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Publication numberUS3693627 A
Publication typeGrant
Publication dateSep 26, 1972
Filing dateSep 14, 1970
Priority dateSep 14, 1970
Also published asCA992615A1, DE2143427A1
Publication numberUS 3693627 A, US 3693627A, US-A-3693627, US3693627 A, US3693627A
InventorsBerkovits Barouh V
Original AssigneeAmerican Optical Corp
Export CitationBiBTeX, EndNote, RefMan
External Links: USPTO, USPTO Assignment, Espacenet
Stimulator for treatment of tachycardia with a burst of stimuli having a continuously variable rate
US 3693627 A
Abstract
An externally activated implantable heart stimulator. Apparatus is disclosed for supplying to the heart of a patient a burst of stimulating pulses having a repetition rate in excess of the physiological heartbeat range of the patient. The stimulator comprises terminals for connection to the heart, a controllable electrical stimuli generator controlled internally by a discharging capacitor and controlled externally by a magnet. The stimulator is particularly applicable to the treatment of paroxysmal supra-ventricular tachycardias, a rapid heartbeat condition originating in the atrium. The stimulator can be temporarily activated by anyone including the patient being stimulated.
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United States Patent Berkovits 1 Sept. 26, 1972 [54] STIMULATOR FOR TREATMENT OF TACHYCARDIA WITH A BURST OF STIMULI HAVING A CONTINUOUSLY VARIABLE RATE [72] Inventor: Barouh V. Berkovits, Newton Highlands, Mass.

[73] Assignee: American Optical Corporation, Southbridge, Mass.

[22] Filed: Sept. 14, 1970 [21] Appl. No.: 71,799

[52] US. Cl. ..128/419 P [51] Int. Cl. ..A6ln 1/36 [58] Field of Search ..128/419 P, 421, 422

[56] References Cited UNITED STATES PATENTS 3,209,081 9/1965 DuCote et al. ..128/419 P 3,518,997 7/1970 Sessions ..128/419 P 3,391,697 7/1968 Greatbatch ..128/419 P 3,311,111 3/1967 Bowers ..128/419P FOREIGN PATENTS OR APPLICATIONS 985,797 3/1965 Great Britain .'..l28/4l9 P OTHER PUBLICATIONS Bilqutay et al, Journal of Thoracic & Cardiovascular Surgery," Vol. 56, No. 1, July, 1968, pp. 71- 82. Cobbold et al, Medical Electronics & Biological Engineering Vol. 3, No. 3, July, 1965', pp. 273- 277.

Primary Examiner-William E. Kamm Attorney-William C. Nealon, Noble S. Williams, Robert J. Bird and Bernard L. Sweeney [5 7] ABSTRACT An externally activated implantable heart stimulator. Apparatus is disclosed for supplying to the heart of a patient a burst of stimulating pulses having a repetition rate in excess of the physiological heartbeat range of the patient. The stimulator comprises terminals for connection to the heart, a controllable electrical stimuli generator controlled internally by a discharging capacitor and controlled externally by a magnet. The stimulator is particularly applicable to the treatment of paroxysmal supra-ventricular tachycardias, a rapid heartbeat condition originating in the atrium. The stimulator can be temporarily activated by anyone including the patient being stimulated.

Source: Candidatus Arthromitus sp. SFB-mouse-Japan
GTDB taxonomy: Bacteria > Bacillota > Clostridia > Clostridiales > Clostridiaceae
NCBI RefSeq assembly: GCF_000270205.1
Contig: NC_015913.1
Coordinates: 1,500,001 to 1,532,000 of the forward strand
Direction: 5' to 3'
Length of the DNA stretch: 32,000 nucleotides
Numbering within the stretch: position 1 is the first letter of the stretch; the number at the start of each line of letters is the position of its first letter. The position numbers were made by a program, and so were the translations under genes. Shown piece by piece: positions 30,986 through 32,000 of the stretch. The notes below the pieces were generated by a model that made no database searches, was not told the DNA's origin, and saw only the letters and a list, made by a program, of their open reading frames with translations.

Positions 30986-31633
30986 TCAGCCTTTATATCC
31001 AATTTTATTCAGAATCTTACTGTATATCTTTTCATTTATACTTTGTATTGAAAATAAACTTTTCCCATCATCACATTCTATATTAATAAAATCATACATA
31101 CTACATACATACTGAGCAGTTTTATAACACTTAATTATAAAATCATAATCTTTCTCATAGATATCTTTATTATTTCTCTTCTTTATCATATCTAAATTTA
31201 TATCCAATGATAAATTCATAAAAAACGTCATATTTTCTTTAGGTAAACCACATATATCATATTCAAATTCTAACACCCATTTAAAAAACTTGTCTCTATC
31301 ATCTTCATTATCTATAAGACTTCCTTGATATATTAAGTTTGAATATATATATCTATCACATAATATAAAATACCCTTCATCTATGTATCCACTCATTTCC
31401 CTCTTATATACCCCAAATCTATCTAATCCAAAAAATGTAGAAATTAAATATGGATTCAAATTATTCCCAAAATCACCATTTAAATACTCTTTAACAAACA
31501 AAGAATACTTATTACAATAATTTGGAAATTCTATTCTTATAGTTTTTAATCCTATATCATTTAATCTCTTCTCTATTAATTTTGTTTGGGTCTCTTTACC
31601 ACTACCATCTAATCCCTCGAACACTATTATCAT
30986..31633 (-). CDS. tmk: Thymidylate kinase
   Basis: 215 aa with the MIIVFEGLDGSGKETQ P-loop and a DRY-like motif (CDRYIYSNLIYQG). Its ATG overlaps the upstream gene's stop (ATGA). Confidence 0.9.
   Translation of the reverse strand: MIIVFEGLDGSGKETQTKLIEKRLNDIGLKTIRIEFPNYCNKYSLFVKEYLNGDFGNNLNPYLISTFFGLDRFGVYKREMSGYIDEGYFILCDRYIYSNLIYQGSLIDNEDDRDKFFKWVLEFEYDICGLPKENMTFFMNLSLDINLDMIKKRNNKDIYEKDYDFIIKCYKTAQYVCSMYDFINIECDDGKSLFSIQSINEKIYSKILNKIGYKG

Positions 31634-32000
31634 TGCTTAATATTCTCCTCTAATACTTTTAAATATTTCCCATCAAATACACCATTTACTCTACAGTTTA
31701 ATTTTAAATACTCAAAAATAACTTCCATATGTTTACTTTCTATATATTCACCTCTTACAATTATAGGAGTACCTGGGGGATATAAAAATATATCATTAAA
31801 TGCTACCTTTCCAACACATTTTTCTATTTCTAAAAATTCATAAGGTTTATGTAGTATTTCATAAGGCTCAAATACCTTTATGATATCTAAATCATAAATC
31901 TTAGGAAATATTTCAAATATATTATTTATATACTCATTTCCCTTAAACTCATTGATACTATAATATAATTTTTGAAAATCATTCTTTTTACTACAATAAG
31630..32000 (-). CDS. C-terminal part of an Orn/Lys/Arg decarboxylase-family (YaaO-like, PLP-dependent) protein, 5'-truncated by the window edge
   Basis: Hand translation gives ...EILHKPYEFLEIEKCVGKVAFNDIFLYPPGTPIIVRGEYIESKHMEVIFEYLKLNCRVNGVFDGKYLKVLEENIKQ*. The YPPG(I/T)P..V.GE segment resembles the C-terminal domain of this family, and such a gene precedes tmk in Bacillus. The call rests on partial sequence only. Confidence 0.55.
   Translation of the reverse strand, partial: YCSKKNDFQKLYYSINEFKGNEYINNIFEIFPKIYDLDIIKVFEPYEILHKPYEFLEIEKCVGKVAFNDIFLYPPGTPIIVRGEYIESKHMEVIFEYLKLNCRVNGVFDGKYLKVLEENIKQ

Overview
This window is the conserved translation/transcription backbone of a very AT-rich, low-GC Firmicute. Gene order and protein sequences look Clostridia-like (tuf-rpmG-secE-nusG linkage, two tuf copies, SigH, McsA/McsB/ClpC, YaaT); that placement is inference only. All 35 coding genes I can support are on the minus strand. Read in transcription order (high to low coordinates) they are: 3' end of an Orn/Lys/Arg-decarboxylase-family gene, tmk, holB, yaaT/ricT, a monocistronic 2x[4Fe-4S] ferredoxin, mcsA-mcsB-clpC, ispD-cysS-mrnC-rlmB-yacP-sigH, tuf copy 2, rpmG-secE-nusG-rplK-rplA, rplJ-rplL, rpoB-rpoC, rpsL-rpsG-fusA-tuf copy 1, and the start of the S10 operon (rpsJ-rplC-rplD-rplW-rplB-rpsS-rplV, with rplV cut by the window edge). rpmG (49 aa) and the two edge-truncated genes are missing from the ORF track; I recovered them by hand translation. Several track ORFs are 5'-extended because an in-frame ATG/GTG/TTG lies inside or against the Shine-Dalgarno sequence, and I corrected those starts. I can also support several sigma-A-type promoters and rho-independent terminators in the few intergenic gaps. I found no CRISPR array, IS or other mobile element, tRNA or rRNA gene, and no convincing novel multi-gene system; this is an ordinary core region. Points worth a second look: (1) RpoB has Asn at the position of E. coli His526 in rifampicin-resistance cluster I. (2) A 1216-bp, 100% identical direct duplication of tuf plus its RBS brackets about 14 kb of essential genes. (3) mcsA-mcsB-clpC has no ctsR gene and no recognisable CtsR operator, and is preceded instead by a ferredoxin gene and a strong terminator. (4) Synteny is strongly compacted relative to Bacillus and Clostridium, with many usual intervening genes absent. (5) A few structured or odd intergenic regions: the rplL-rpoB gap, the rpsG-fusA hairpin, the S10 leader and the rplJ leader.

8 Claims, 2 Drawing Figures STIMULATOR FOR TREATMENT OF TACIIYCARDIA WITH A BURST OF STIMULI HAVING A CONTINUOUSLY VARIABLE RATE CROSS REFERENCE TO RELATED APPLICATIONS The subject matter of the present invention is related to the following three copending applications: Ser. No. 727,129, filed Apr. 11, 1968, which has matured into U.S. Pat. No. 3,528,428 entitled Demand Pacer Ser. No. 810,519, filed March 26, 1969, which has matured into US. Pat. No. 3,595,242 entitled Atrial and Ventricular Pacemaker; and Ser. No. 884,825, filed Dec. 15, 1969, entitled Atrio-Ventricular Pacer with Atrial Stimuli Discrimination. Information disclosed in these three patent applications is incorporated herein by reference.

These applications were filed by the applicant of the present invention. All of these applications, including the present application, are assigned to the same assignee. Benefits of 35 USC 120 are claimed for the present invention with respect to the earlier applications.

BACKGROUND OF THE INVENTION 1. Field of the Invention This present invention relates in general to electrical stimulation of a heart. More particularly, the present invention relates to electrical stimulation of the atria of the heart for treating paroxysmal supra-ventricular tachycardia.

2. Description of Prior Art The PQRST wave form complex depicted by electrocardiograms is well known in the electro-medical art. The QRS portion of the wave form complex is associated with the ventricular action of the heart. The P wave is'associated with the atrial action of the heart. Toward the end of each heartbeat, the ventricular muscles repolarize, and this portion of the electrical activity of the heart corresponds to the T wave in the electrocardiogram.